It was announced that the NHK TV series next spring will be “Ranman”. The protagonist played by Ryunosuke Shenmu is based on the botanist Dr. Tomitaro Makino (1862-1957). He is also known as the “Father of Japanese Botany” for his extraordinary achievements. Born in Kochi, he has deep ties to Tokyo.
Two hours after the announcement of the production of “Ranman” on the 2nd of this month, Nerima Ward distributed an additional program titled “Dr. Tomitaro Makino Asadora” at the ward office and Nerima Station on the Seibu Ikebukuro Line. A publicity class in the same district said, “I’m in a hurry. Nerima has a lot of greenery, so I feel connected.”
Dr. Makino lived in Nerima for about 30 years until his death. The site of the mansion near Seibu Oizumi Gakuen Station is Makino Memorial Garden. “Since the show’s release, the number of visitors has increased suddenly,” said curator Chie Ito.
The tools and specimens used to collect plants are displayed in the garden, and research is replicated. More than 300 kinds of plants such as sweet-scented osmanthus and black wood planted by the doctor are still growing on site.
Dr. Makino was born in 1862 in what is now Sagawa Town, Kochi Prefecture. After self-taught plants, he entered the Department of Botany, Faculty of Science, University of Tokyo, and devoted himself to plant research. In 1899 (Meiji 22), Yamato grass was registered as a new species for the first time as a Japanese. He named about 1,500 species of plants.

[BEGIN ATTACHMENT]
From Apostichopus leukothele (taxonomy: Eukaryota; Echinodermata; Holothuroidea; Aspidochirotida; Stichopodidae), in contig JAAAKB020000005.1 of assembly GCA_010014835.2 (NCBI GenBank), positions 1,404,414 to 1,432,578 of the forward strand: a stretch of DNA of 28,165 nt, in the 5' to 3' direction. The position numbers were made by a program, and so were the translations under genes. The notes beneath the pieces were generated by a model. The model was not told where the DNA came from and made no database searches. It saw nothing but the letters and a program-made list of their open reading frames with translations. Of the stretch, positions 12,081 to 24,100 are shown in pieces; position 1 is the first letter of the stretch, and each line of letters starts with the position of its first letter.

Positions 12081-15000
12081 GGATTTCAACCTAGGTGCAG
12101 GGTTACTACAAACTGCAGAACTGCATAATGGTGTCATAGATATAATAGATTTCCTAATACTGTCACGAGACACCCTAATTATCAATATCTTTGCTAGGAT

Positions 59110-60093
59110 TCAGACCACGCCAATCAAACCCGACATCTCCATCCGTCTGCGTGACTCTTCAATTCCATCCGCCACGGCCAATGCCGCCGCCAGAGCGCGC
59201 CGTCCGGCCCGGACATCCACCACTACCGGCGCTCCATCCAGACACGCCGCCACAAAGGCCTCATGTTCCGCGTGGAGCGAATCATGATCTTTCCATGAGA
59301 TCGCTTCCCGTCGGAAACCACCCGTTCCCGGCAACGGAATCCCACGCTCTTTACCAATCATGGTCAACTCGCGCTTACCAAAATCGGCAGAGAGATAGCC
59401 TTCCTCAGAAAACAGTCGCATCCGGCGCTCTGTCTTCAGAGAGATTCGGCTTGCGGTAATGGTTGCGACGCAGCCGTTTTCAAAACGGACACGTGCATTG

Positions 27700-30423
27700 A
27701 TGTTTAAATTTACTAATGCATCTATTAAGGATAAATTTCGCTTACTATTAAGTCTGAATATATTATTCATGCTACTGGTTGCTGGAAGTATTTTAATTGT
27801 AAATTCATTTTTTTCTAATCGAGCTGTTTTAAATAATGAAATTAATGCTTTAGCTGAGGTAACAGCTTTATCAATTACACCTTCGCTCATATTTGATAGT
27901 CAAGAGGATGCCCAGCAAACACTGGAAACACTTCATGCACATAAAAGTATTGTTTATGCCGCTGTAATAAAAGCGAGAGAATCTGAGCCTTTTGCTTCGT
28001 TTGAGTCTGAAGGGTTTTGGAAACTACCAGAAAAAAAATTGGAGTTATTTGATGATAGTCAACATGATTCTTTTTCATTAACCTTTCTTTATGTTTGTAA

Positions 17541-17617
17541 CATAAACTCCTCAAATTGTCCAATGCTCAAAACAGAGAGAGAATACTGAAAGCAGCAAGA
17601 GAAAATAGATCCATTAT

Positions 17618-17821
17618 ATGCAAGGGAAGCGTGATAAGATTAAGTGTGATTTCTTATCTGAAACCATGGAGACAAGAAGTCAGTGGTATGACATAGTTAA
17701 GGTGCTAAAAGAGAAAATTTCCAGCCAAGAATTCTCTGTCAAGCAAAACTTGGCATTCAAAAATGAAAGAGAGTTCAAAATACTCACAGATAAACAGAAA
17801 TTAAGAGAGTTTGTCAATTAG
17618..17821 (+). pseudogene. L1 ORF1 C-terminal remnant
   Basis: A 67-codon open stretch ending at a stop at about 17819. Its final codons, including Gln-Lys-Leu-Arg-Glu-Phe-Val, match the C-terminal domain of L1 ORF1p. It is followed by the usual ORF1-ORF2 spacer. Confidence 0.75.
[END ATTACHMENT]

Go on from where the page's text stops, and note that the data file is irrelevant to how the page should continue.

I traveled across the country looking for plants, crushed the leaves that day, and delivered them to my house. Drying the heavily pressed leaves is the family’s job.
His wife Suko supported the doctor. Suekozasa grows around the bust of the doctor in the park. Various shepherd’s purse discovered by doctors, named after his late wife.
In his later years, when he became seriously ill, many media pitched tents in front of his house for a month to report on his condition. He is such a national star.
Curator Junko Tanaka is looking forward to future broadcasts. He said: “Dr. Makino has collected plants all over the country and made friends. I hope this drama will become an opportunity for people to become interested in plants.”
This year marks the 160th anniversary of the doctor’s birth. The garden is also planning a special exhibit on the achievements of the doctor since April.
◆ Tokyo Metropolitan University Makino Herbarium
The “Makino Herbarium” at Tokyo Metropolitan University’s Minami-Osawa Campus (Hachioji City) houses about 160,000 specimens collected by Dr. Makino, including plants declared new species. There is also a “mountain grass” specimen registered as a new species by doctors.
The total number of herbariums in the Herbarium is about 500,000. One-third of them were “Makino specimens” donated by the family after the doctor’s death. According to the museum’s director, Professor Tetsuaki Murakami, it took about 20 years to sort the received specimens. “Based on the date of the newspaper with the specimen and Dr. Makino’s diary, steady work continues,” he said.
There is no commitment to managing valuable specimens. In order to avoid moth-eaten and mildew, the entrance of the specimen library is separated by double doors, the room temperature is kept at 20 degrees all the year round, and the humidity is kept at 50-60%.
Professor Murakami said, “The role is to pass on the material that we have entrusted to us in the future. Recently, there has been an increase in young people who do not know Professor Makino, but I am happy to see the results.”
At present, due to the impact of the new crown epidemic, the Herbarium is temporarily closed to the public.
Sentences and photos · Asako Saagami, Ko Fuseya
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